Aesop's Fables, translated by Laura Gibbs (2002)
314. THE ASTRONOMER AND THE THRACIAN WOMAN
Perry 40 (Plato,
When Thales the astronomer was gazing up at the sky, he fell into a pit.
A Thracian slave woman, who was both wise and witty, is said to have made
fun of him for being eager to know what was happening over his head while
failing to notice what was right there at his feet.
Note: There are many versions of this anecdote about the philosopher
or astronomer who falls into a ditch (for Roman examples, see Cicero,
The Republic 1.30 and On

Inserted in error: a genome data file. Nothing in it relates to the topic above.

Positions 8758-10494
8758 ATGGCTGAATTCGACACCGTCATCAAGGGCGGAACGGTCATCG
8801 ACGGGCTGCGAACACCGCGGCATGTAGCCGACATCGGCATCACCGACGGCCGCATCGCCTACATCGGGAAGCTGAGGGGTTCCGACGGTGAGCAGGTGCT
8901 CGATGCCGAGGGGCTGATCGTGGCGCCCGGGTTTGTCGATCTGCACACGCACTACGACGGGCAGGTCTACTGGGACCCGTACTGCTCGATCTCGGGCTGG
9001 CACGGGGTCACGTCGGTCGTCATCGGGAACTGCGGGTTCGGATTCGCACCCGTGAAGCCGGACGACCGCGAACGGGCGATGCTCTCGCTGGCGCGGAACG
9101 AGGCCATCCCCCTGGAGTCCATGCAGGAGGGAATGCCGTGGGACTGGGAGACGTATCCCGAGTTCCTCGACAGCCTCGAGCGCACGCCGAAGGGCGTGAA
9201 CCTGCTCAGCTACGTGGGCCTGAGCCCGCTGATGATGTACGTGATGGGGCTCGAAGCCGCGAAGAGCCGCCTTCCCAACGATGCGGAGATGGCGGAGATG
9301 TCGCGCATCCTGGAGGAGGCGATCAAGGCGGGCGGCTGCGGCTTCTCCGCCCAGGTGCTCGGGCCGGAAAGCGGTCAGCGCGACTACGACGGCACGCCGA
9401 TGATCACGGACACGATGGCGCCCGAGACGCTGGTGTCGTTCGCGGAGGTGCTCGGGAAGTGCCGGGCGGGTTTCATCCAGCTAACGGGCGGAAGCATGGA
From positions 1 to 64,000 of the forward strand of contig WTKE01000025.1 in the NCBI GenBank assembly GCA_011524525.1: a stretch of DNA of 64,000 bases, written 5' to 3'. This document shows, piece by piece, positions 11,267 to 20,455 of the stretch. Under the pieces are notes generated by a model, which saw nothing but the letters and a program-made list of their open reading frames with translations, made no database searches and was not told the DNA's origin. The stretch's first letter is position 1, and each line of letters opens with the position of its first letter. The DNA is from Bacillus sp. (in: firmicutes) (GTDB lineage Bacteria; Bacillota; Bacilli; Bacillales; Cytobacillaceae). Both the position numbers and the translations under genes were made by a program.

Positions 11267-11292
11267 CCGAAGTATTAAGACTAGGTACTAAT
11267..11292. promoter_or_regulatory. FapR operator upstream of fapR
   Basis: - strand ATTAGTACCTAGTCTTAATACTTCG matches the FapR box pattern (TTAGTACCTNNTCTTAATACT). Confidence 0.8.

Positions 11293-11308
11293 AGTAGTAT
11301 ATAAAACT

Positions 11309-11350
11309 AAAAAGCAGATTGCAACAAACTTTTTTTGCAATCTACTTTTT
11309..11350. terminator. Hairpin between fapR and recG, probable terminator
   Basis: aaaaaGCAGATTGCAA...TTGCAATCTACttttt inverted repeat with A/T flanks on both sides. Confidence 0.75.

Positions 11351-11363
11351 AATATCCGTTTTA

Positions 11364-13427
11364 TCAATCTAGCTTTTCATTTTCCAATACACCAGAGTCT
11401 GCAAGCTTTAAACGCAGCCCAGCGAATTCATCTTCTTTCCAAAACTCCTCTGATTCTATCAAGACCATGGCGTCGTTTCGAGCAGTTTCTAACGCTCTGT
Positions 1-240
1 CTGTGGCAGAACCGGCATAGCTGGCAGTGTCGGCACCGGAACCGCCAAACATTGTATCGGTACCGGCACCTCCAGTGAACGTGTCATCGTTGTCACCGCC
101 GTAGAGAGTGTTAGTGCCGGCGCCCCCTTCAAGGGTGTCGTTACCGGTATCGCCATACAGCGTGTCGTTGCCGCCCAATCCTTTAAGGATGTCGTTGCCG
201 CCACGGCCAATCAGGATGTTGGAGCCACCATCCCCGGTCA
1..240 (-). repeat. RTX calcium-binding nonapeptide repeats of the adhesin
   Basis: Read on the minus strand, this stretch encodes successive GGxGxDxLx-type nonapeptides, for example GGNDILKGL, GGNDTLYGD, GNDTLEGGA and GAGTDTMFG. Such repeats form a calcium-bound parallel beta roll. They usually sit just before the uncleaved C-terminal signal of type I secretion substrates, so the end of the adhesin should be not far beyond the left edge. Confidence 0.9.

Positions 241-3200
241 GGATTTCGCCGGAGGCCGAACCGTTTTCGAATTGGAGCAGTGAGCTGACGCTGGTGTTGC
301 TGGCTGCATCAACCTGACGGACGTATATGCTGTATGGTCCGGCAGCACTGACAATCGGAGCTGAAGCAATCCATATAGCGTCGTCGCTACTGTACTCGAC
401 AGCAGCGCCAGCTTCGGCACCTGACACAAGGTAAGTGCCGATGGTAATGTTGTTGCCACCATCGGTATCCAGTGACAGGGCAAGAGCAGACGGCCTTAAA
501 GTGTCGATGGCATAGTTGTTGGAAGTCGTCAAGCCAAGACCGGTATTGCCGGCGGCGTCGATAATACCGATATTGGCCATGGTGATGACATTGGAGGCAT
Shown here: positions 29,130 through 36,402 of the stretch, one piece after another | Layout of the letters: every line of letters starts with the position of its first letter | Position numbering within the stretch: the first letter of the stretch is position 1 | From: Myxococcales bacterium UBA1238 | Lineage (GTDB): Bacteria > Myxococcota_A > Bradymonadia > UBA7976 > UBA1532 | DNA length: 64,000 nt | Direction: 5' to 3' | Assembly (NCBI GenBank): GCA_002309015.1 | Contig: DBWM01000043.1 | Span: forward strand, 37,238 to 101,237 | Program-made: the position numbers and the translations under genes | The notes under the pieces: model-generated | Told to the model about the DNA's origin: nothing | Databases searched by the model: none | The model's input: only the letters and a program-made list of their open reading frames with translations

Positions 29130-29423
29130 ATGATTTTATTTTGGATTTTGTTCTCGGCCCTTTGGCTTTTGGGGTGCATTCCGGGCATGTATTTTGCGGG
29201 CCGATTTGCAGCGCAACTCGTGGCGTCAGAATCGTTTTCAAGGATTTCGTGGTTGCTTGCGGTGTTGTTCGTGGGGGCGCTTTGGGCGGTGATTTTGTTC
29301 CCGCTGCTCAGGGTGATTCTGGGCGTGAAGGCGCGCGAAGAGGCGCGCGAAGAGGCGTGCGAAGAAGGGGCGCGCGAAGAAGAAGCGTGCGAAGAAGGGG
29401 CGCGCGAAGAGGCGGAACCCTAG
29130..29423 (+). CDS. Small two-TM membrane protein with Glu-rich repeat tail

Divination 2.13.30). Thales
was one of the legendary 'seven sages' of ancient Greece. Thrace (modern
Balkans) was reportedly the home both of Aesop, at least according to
some sources, and also of the Roman poet Phaedrus, as he himself declares
in the prologue
to Book 3 of his fables.
Aesop's Fables. A new translation by Laura
Oxford University Press (World's Classics): Oxford, 2002.
cover, with new ISBN, published in 2008; contents of book unchanged.